NCAA and Legal Issues and Amateur Sports and College Sports and Law and Sports Business

Judge: NCAA must face trial on ex-player licensing revenue

February 21, 2014

The National Collegiate Athletic Association must go to trial over claims by football and basketball players who are seeking a share of $800 million a year in licensing fees for televised games, a judge said.

The case is part of a movement by current and former college athletes to secure compensation, and greater medical benefits, control over their images and labor protections in a system that considers them amateurs. The athletes aren’t paid despite generating sponsorship, ticket and merchandise revenue in addition to that from TV contracts.

U.S. District Judge Claudia Wilken in Oakland, Calif., said a trial will be needed in June after lawyers on each side failed at a hearing yesterday to persuade her to rule in its favor without one.

Lawyers for the Indianapolis-based NCAA, the governing body for major college sports, argued that games are public events that aren’t commercial in nature and therefore fall within free-speech protections under the U.S. Constitution’s First Amendment.

“I don’t really buy the commercial speech argument,” Wilken said yesterday. She said she will issue a written order soon on the lawyers’ requests for a judgment without trial.

Glenn Pomerantz, an NCAA attorney, said whoever controls the stadium and sells the tickets has the right to sell broadcast licensing rights. Players don’t have any rights over the use of their names and likenesses in live broadcasts because the games are events of public interest protected by the First Amendment, he said.

“That’s where your parade of horribles goes wrong,” Wilken said. She said universities, which give broadcasters permission to film games, can say to athletes “you have to give us permission to use your name and image on TV and we will pay you after you graduate, we will put it in a trust.”

“There is a right of publicity,” the judge said.

“It’s trumped by the First Amendment,” Pomerantz said.

“Not always,” Wilken said.

Student athletes are “human billboards” for corporate logos, and commercialization “infects live game broadcasts at every level,” the former players said in court filings.

Former University of California-Los Angeles basketball forward Ed O’Bannon and former Arizona State University quarterback Sam Keller are among the plaintiffs in the 2009 lawsuit alleging the NCAA violates antitrust and publicity- rights laws by preventing students from being compensated for the use of their images.

While the claims have mostly survived the NCAA’s attempts to have them dismissed, the judge has limited the plaintiffs’ ability to seek damages for thousands of current and former athletes.

Wilken ruled in November that the athletes could sue as a group for the right to negotiate licensing deals, while barring them from banding together to seek revenue from broadcasts they appear in. Each athlete’s potential damages would vary according to how often they appeared in game footage, making a blanket revenue deal inappropriate, she said.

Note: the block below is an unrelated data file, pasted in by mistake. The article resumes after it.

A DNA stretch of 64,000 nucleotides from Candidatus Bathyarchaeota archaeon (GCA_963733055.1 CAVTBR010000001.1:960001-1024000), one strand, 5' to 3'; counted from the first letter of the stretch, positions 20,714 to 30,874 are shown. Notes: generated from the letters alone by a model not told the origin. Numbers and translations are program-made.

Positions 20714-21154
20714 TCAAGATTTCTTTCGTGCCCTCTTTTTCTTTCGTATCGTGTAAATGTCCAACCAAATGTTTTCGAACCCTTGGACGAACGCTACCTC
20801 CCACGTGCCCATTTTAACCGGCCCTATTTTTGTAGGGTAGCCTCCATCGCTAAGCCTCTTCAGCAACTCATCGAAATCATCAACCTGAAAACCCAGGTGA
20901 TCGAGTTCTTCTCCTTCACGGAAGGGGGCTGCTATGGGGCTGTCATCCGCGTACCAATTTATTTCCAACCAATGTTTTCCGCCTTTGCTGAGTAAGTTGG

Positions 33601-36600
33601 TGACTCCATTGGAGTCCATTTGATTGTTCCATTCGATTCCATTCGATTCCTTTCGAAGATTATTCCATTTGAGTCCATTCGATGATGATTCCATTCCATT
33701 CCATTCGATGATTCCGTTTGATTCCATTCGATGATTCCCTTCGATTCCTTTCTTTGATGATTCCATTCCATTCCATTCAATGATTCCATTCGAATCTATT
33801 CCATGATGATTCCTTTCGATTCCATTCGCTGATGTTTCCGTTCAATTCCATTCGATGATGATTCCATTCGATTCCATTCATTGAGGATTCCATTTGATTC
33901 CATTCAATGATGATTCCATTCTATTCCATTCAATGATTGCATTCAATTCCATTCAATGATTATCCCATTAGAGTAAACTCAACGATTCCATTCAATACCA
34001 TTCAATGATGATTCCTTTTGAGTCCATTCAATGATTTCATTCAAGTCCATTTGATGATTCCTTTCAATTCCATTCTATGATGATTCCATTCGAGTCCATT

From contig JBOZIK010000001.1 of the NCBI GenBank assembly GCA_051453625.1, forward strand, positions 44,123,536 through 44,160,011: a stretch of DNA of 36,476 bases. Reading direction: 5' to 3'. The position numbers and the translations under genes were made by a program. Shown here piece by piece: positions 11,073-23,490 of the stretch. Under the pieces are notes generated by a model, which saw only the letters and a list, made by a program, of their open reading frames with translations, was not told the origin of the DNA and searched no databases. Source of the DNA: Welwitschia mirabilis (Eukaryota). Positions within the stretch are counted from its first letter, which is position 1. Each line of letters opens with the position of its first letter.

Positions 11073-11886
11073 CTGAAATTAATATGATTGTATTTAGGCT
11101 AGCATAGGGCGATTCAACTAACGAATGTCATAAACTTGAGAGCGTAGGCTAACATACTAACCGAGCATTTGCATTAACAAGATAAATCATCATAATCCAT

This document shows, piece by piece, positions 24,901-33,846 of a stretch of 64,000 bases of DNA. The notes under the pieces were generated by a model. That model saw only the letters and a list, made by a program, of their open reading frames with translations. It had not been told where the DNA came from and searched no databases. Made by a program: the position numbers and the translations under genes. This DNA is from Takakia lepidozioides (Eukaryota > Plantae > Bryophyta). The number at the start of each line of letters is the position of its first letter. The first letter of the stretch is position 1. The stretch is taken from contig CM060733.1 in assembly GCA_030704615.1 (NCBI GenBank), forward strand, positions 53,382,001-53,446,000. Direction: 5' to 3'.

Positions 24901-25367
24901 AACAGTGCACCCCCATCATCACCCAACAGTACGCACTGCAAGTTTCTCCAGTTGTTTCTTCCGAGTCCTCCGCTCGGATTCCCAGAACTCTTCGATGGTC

Michael Hausfeld, a lawyer for the athletes, said there’s “no distinction between college athletes and professional players” regarding licensing rights for live sporting events.

“They are both athletes,” he said, and use of professional athletes names and images are a part of the broadcast licenses.

Wilken said she can’t block entities that already have licenses with the NCAA from using players’ names and images.

“No, but you can enjoin them from forcing the licensees” not to negotiate with the players in the future for use of their names, Hausfeld said.

Hausfeld said in a Feb. 13 court filing that he will go to trial to seek damages for individual former players. A trial on the antitrust claims is scheduled for June 9.

Wilken rejected NCAA arguments that its practices are pro-competitive. The association had argued that its policies help level the playing field for schools to attract athletes because schools that don’t have the funds to offer students a cut of profits from using their images would be at a competitive disadvantage to larger schools.

“Many people might agree that those might be good things to have,” yet they aren’t an adequate defense, the judge said.

Group lawsuits are less expensive for plaintiffs than filing multiple lawsuits and provide leverage for settlement talks.

Donald Remy, chief legal officer of the the NCAA, said the athletes’ claims aren’t supported by the facts or the law.

“We believe strongly in the merits of our case and will continue to defend the interests of the hundreds of thousands of student-athletes not recognized by the plaintiffs,” he said in an emailed statement. “For them and for all student-athletes, the current model of college sports provides opportunities for success during college and beyond.”

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